This is how the myth arose: in the mid-1980’s, three students at the Harvard Medical School undertook a simple experiment. They mixed sperm with cola in a test tube, and measured the time it took for the sperm to die. After the result was announced, some people drew the highly unscientific and unreliable conclusion that since the sperm died when put into soda, it will die when men drink soda. This erroneous claim was carried by the media, and it eventually evolved into a baseless ’fact’.

The myth perpetuated due to a failure to consider a basic scientific fact - sperm, like any human cell or internal organ, will die if exposed outside the human body without any protective measures. So it will die in water, air or any other environment outside the human body and of course and quite naturally, it will die if immersed in juice or soda. Furthermore, what we drink first reaches the stomach, where it is digested, and then the nutrients are transported throughout the body through the bloodstream. Sperm would not, of course, be directly exposed to drinks or any other substances introduced through the digestive system. The claim that drinking cola will kill sperm is very clearly inaccurate and without any scientific basis.

Soft drinks are quite refreshing, and provide us with good taste and satisfaction. Cola is a soft drink, and the refreshing taste can encourage people to drink more water. Therefore, it is not harmful to health and people should feel free to drink it.

汽水不会导致牙齿腐蚀

作为全世界最大的饮料公司,可口可乐一直把产品品质和消费者健康放在首要位置。很多消费者关心汽水的酸性对牙齿的腐蚀作用,其实这种担心是不必要的。

如果将一颗脱离人体的牙齿放在任何酸性液体中,包括果汁饮料,都会随着时间的延长而脱钙。但是未脱离人体的健康牙齿是人生命有机体的一部分,表面有一层坚硬的“珐琅质”,它具有较强的抗酸碱腐蚀能力,而且正常的人体代谢也会对牙齿的一些可逆性损伤进行修复。同时,在饮用饮料时,牙齿在口腔中与饮料接触的时间很短,饮料也不会大量粘滞在牙齿表面,而唾液又是一种缓冲液,它能对酸性物质起到中和作用,减弱对牙齿的腐蚀。

事实上,任何碳水化合物,包括糖和淀粉,都会导致不同程度的牙齿腐蚀。与饮料相比,这些固体食物更容易附着在牙齿表面,并经口腔内细菌分解而产生酸性。因此,要防止牙齿腐蚀,无论是食用食品还是汽水,养成良好的口腔卫生习惯是非常重要的。

Our Position on Obesity

Obesity is a serious and complex global health problem that requires the collective efforts of individuals, educators, representative groups, communities, businesses and governments to find solutions. And that includes The Coca-Cola Company. By partnering with government, educators, health institutions, and other sectors of society, we are contributing to the development of workable solutions to address the obesity phenomenon.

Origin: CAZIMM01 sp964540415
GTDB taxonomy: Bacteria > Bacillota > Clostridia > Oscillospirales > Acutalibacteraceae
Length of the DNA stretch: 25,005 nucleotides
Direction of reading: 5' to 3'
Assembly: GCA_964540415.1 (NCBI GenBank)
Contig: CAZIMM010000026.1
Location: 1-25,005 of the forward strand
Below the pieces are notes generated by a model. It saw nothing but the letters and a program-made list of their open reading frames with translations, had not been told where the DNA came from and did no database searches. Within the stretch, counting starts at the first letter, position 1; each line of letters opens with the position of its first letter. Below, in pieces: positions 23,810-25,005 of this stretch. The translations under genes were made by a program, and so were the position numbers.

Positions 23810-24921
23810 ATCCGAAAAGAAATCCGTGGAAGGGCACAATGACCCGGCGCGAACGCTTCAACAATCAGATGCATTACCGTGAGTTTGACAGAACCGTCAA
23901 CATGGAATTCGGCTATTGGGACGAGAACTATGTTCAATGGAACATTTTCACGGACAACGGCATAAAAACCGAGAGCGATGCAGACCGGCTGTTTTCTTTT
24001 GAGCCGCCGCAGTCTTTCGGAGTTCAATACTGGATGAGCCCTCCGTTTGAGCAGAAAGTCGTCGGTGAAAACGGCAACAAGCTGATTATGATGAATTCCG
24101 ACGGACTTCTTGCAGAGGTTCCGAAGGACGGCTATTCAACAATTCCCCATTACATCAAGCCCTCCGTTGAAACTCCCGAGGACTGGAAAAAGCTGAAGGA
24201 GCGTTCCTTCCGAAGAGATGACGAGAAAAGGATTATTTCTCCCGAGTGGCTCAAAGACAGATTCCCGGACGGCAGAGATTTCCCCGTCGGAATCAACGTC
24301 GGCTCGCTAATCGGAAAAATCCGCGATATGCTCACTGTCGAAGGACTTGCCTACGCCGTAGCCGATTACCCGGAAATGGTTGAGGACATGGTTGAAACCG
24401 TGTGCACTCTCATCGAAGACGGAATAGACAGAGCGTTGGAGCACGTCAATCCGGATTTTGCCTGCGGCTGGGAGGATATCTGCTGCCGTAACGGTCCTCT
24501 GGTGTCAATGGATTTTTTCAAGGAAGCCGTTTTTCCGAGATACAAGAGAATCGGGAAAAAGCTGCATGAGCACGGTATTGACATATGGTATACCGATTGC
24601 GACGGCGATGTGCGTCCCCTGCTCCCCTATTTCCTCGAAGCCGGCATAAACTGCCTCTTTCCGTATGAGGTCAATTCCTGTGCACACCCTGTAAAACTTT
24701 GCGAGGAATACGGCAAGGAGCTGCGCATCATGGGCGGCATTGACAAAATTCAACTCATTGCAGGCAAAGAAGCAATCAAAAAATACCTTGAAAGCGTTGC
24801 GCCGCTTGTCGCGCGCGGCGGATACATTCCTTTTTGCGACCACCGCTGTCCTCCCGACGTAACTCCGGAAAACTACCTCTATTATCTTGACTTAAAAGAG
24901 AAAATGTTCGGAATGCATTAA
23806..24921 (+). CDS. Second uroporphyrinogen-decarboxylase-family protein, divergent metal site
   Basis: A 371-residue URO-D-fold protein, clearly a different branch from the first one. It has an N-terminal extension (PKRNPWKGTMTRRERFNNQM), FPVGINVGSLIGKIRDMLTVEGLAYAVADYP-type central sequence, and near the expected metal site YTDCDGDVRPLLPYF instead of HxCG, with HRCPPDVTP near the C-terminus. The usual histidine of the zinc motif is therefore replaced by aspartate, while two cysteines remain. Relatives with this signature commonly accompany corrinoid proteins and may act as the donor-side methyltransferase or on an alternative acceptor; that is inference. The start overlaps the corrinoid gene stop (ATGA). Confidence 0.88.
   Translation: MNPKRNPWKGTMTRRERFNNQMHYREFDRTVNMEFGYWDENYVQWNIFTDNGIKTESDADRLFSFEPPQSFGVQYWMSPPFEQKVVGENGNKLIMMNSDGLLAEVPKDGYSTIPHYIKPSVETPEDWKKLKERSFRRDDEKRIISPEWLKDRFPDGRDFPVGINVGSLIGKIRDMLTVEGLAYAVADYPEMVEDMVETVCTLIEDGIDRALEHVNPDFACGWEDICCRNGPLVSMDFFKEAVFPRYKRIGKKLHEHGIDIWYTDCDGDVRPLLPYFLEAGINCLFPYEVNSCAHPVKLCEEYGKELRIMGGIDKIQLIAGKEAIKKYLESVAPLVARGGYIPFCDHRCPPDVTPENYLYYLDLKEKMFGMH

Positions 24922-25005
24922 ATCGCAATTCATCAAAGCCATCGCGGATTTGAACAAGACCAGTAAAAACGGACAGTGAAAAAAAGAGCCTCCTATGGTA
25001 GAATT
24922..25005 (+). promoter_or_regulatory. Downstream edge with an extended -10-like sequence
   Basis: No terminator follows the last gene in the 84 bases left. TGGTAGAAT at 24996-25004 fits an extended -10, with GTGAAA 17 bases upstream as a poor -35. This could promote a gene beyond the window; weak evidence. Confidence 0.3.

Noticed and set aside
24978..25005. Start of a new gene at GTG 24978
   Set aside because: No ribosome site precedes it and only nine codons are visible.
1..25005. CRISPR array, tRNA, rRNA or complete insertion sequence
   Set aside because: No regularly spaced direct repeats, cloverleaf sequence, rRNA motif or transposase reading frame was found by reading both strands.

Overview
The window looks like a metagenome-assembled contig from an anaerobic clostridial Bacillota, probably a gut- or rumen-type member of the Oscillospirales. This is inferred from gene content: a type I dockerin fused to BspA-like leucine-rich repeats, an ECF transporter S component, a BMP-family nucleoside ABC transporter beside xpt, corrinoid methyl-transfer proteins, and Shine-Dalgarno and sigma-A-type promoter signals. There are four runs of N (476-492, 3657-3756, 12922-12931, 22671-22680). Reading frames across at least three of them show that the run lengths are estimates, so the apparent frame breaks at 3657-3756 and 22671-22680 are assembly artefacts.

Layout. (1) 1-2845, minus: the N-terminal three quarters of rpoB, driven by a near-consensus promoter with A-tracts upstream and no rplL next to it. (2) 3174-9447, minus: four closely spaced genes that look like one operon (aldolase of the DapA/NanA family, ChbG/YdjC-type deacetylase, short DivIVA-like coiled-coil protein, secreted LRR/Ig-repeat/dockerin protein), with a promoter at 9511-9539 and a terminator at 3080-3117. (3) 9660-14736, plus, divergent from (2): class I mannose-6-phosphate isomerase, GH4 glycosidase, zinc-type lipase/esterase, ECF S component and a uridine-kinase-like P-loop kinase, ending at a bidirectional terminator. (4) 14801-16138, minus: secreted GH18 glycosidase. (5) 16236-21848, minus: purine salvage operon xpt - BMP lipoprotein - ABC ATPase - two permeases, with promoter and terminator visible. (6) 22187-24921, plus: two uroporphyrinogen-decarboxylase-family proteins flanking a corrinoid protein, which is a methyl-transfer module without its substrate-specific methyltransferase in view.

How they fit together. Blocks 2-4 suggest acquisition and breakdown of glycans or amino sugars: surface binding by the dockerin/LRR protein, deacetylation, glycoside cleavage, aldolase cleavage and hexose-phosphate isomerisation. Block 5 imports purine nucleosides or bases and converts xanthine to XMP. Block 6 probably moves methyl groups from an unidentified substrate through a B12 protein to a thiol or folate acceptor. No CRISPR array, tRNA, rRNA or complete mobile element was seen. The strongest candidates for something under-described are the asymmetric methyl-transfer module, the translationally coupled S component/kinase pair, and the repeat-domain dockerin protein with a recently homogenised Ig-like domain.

People consume a wide range foods and beverages, so no one single food or beverage alone is responsible for people being overweight or obese. But all calories count, whatever the source, including those from beverages.

There is widespread consensus that weight gain is primarily the result of an imbalance of energy – specifically, too many calories consumed versus those expended. It is our view that all foods and beverages play a role in a healthy lifestyle, which should combine a sensible and balanced diet with regular physical activity.

Scientific Support for Our Position on Obesity

Sugar-Sweetened Beverages (SSB), Excess Weight, and Obesity

Although there are epidemiologic studies that have reported an association between sugars and/or carbonated beverage consumption and weight gain, other studies have not found such an association. (Blum et al., 2005; Drapeau et al., 2004; French et al., 1994; Kvaavik et al., 2005; Laurson et al., 2008; Newby et al., 2004; Schulz et al., 2002; Sun and Empie, 2007, Vanselow et al., 2009)

A review and meta-analysis published in the American Journal of Clinical Nutrition evaluated 12 studies assessing the role of consumption of SSBs in weight gain among children and adolescents and found that, based on current scientific evidence, there was a near-zero association between SSB consumption and body mass index (BMI). The authors noted that several other recent meta-analyses reported some minor impacts and described the results as weak or unequivocal. (Forshee et al., 2008)

A study published in the American Journal of Clinical Nutrition examined the association between beverage consumption and five year body weight change in over 2,000 adolescents. The authors concluded that there was, “no association between sugar-sweetened beverage consumption, juice consumption, and adolescent weight gain over a 5-year period.” (Vanselow et al., 2009)

A systematic review of 44 studies found that the suggestion that sugar-sweetened soft drinks are a disproportionate cause of excess body weight and/or that their avoidance would be effective in preventing weight gain are not well substantiated by scientific analysis. (Gibson, 2008)